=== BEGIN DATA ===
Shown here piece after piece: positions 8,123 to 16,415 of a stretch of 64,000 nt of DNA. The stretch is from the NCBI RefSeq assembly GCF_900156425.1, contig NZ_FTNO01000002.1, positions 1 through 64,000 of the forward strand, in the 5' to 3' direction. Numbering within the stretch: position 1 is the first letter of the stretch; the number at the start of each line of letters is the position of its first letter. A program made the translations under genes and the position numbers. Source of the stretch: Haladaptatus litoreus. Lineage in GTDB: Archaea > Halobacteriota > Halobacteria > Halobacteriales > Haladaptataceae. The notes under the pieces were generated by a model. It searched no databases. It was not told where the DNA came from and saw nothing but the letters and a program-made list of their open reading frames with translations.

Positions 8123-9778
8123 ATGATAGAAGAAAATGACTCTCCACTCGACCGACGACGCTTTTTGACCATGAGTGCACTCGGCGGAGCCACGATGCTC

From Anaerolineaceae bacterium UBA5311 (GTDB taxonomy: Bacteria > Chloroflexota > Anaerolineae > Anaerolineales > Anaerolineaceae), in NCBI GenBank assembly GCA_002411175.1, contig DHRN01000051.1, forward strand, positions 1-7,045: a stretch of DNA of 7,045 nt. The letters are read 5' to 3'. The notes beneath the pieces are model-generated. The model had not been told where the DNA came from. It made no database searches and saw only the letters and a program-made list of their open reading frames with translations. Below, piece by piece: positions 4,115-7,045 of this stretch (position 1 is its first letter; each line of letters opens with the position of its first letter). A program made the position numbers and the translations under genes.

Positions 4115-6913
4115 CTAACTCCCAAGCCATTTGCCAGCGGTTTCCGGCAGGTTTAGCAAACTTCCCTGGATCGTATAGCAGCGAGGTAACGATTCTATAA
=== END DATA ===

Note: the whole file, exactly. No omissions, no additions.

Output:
Shown here piece after piece: positions 8,123 to 16,415 of a stretch of 64,000 nt of DNA. The stretch is from the NCBI RefSeq assembly GCF_900156425.1, contig NZ_FTNO01000002.1, positions 1 through 64,000 of the forward strand, in the 5' to 3' direction. Numbering within the stretch: position 1 is the first letter of the stretch; the number at the start of each line of letters is the position of its first letter. A program made the translations under genes and the position numbers. Source of the stretch: Haladaptatus litoreus. Lineage in GTDB: Archaea > Halobacteriota > Halobacteria > Halobacteriales > Haladaptataceae. The notes under the pieces were generated by a model. It searched no databases. It was not told where the DNA came from and saw nothing but the letters and a program-made list of their open reading frames with translations.

Positions 8123-9778
8123 ATGATAGAAGAAAATGACTCTCCACTCGACCGACGACGCTTTTTGACCATGAGTGCACTCGGCGGAGCCACGATGCTC

From Anaerolineaceae bacterium UBA5311 (GTDB taxonomy: Bacteria > Chloroflexota > Anaerolineae > Anaerolineales > Anaerolineaceae), in NCBI GenBank assembly GCA_002411175.1, contig DHRN01000051.1, forward strand, positions 1-7,045: a stretch of DNA of 7,045 nt. The letters are read 5' to 3'. The notes beneath the pieces are model-generated. The model had not been told where the DNA came from. It made no database searches and saw only the letters and a program-made list of their open reading frames with translations. Below, piece by piece: positions 4,115-7,045 of this stretch (position 1 is its first letter; each line of letters opens with the position of its first letter). A program made the position numbers and the translations under genes.

Positions 4115-6913
4115 CTAACTCCCAAGCCATTTGCCAGCGGTTTCCGGCAGGTTTAGCAAACTTCCCTGGATCGTATAGCAGCGAGGTAACGATTCTATAA